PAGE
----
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6 of 6 people found the following review helpful
5.0 out of 5 stars An excellent illustrated guide to our planet, 30 Mar. 2009
By 
Peter Durward Harris "Pete the music fan" (Leicester England) - See all my reviews
(No. 1 Hall OF FAME REVIEWER)    (TOP 50 REVIEWER)   
This review is from: The Encyclopedia of Earth: A Complete Visual Guide (Hardcover)
Presented in a similar style to the same publisher's The Encyclopedia of Animals: A Complete Visual Guide that I reviewed some time ago, this book focuses on the planet itself rather than the life to be found on it, although it does not avoid life entirely. The book is divided into six sections, these being birth (the origin and a brief history and description of the universe and our solar system, together with a chapter on the emergence of life), fire (including the Earth`s core, volcanoes, thermal springs, earthquakes and tsunamis), land (see next paragraph), air (the atmosphere, wind, climate and weather), water (oceans, seas, rivers, waterfalls, wetlands, swamps, lakes and the marine environment but not glaciers, which are covered in a different section) and humans (looking at how people have used and sometimes abused the planet and what the future might bring).

The section on land is, understandably, the biggest. It covers rocks, minerals, soils, landforms and biomes. While the first three subsections describe the ingredients, the subsection on landforms describes the form they take and how they change. It is interesting to note that glaciers are included here rather than in the section on water. More predictably, the subsection on landforms explains weathering, erosion, rock falls, landslides, canyons, river deltas, mountains, valleys, plains, plateaux, coasts and caves. The subsection on biomes explains tundra, forests, deserts and other types of land environment.

The book is well illustrated with plenty of photographs and diagrams as well as many interesting facts and opinions. There was a time when a book of this type might have stuck to the facts alone (or at least to the best educated guess about the past based on known information), but the final section dealing with people inevitably strays beyond fact into opinion, especially when predicting the future. Regardless of whether you share these opinions or not, there is plenty of good factual information in this book to make it worth having on your bookshelf.
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8 of 8 people found the following review helpful
5.0 out of 5 stars A most fabulous book, 1 Aug. 2009
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This review is from: The Encyclopedia of Earth: A Complete Visual Guide (Hardcover)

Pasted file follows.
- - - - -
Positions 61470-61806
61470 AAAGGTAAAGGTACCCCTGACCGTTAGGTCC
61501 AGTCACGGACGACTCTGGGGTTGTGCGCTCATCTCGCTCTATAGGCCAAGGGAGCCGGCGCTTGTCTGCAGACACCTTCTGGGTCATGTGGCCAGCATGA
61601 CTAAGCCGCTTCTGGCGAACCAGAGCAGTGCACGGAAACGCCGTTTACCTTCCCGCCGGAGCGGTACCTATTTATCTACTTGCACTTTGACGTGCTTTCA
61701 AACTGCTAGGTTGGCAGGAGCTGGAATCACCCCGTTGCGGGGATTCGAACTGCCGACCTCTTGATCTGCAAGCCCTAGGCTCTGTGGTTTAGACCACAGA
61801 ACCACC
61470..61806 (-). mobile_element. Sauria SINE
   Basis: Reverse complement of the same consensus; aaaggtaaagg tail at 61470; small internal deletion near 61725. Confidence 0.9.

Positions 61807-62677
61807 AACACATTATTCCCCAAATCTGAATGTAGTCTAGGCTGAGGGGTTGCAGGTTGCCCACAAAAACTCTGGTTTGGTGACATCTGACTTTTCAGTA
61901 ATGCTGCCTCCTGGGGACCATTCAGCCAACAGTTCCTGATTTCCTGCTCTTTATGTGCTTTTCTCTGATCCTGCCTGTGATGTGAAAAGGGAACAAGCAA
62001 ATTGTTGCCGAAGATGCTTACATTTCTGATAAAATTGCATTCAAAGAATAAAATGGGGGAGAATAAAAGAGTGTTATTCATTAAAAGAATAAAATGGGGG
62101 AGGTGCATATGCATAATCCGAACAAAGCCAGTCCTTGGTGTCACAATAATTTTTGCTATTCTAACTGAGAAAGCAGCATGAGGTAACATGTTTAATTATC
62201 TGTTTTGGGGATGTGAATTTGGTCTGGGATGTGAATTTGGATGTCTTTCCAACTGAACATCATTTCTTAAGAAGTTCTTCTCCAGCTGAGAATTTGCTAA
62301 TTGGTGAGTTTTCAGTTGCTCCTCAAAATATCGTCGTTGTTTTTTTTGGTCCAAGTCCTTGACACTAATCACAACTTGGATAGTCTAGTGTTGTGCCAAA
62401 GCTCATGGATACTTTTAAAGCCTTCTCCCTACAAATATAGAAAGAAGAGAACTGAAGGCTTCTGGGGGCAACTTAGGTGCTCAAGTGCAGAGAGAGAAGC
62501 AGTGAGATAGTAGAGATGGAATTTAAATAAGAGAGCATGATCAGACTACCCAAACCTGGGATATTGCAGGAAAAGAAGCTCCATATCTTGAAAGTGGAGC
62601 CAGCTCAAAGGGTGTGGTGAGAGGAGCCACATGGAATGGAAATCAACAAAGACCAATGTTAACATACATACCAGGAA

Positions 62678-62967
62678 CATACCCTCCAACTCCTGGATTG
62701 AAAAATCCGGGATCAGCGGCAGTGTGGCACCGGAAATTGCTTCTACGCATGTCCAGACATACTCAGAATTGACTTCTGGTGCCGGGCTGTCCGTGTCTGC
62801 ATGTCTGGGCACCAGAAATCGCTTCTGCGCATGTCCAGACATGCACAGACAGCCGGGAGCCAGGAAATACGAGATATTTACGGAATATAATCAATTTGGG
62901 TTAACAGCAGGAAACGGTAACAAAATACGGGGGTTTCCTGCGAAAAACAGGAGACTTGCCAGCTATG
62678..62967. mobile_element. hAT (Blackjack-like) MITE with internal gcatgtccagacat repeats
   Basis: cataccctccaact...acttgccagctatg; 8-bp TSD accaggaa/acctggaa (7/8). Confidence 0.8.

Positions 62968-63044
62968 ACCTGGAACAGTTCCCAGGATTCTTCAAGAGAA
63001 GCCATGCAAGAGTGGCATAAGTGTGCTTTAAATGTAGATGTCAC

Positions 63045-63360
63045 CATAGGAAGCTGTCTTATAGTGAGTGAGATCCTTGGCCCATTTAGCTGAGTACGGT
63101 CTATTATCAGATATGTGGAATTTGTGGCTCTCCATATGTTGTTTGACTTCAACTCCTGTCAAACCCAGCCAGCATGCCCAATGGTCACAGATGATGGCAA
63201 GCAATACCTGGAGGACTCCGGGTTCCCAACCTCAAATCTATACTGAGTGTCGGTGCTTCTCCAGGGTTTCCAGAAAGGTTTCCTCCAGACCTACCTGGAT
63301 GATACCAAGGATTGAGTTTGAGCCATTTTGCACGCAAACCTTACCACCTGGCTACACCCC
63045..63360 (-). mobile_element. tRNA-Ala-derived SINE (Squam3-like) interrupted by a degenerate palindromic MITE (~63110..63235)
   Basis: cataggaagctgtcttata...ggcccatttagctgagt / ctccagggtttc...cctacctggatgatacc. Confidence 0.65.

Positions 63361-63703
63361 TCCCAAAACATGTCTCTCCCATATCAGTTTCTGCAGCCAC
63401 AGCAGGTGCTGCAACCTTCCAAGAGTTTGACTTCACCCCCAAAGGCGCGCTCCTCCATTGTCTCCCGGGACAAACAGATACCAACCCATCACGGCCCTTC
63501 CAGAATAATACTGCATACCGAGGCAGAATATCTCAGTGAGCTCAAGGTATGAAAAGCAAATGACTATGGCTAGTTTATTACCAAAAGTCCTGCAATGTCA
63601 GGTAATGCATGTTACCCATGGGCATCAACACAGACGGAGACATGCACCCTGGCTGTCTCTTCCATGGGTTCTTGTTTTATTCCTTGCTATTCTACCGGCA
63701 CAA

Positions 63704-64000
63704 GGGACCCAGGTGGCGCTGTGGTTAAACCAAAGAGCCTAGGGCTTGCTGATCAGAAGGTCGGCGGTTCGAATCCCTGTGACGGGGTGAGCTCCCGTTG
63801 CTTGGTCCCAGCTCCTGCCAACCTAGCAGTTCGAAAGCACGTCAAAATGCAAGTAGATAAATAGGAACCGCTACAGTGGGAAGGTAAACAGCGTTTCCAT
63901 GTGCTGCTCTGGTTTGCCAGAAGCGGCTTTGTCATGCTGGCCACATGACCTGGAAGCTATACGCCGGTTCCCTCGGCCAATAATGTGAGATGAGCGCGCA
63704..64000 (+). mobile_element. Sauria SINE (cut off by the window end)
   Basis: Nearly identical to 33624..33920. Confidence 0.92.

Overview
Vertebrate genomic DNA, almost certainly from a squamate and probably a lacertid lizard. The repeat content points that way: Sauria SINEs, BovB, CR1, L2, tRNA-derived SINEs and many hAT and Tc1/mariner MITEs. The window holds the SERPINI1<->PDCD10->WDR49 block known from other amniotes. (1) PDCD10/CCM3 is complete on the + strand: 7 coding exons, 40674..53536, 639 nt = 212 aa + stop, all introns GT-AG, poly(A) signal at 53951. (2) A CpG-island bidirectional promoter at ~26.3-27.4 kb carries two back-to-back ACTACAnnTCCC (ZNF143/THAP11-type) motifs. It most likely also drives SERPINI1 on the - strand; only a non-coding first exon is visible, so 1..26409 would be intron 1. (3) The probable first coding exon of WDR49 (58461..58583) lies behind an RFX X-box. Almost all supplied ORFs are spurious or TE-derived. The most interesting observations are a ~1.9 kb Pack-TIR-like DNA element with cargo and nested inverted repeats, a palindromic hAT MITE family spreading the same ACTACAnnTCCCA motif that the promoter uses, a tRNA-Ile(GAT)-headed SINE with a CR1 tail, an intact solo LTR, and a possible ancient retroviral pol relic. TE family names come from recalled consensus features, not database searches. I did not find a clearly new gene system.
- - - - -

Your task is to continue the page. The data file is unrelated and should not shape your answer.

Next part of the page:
This is the most wonderful book about the earth and the natural world. The photographs and diagrams are beautiful and extraordinary. They explain both the structure of the earth and how it is evolving as a result of geomorphological processes, weather etc.

An amazing book for older children and adults alike, and a great reference book for geography students to see real photographs and brilliant diagrams of what they are learning in class.

I bought a copy for my children and then spent much time reading the book myself. I then gave copies to my children's school where the Head of Geography was equally stunned by the quality of the book and its contents.
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4 of 4 people found the following review helpful
4.0 out of 5 stars Encyclopedia of Earth, 18 Jan. 2010
By 
Spider Monkey (UK) - See all my reviews
(HALL OF FAME REVIEWER)    (TOP 500 REVIEWER)   
This review is from: The Encyclopedia of Earth: A Complete Visual Guide (Hardcover)
`The Encyclopedia of Earth: A Complete Visual Guide' is an attractive and comprehensive look at many aspects of the natural events and geological formations on earth. It covers a wide range of topics and the main chapters are Birth, Fire, Land, Air, Water and Humans and each of these chapters are further subdivided. This looks at earths place in the universe and solar system, how it was formed and what it is made of, the atmosphere and climate, oceans, sea and lakes and how humans have impacted upon the environment and way more besides. All of this is presented in a clear and attractive format with beautiful images and photography throughout. Due to it's size and hardcover this would make a wonderful coffee table book, but to be honest you could quite easily sit and read it from cover to cover (as long as you've got strong arms to hold it up, or don't mind placing it on your lap!). This is also great to dip into at odd moments and I never fail to be delighted by each little snippet I read or piece of information I pick up. This isn't quite up to the standard of the DK range of books, but it is a very very close second and if reference books of this type interest you then this is well worth considering.

Feel free to check out my blog which can be found on my profile page.
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The Encyclopedia of Earth: A Complete Visual Guide
The Encyclopedia of Earth: A Complete Visual Guide by John O'Byrne (Hardcover - 1 Sept. 2008)
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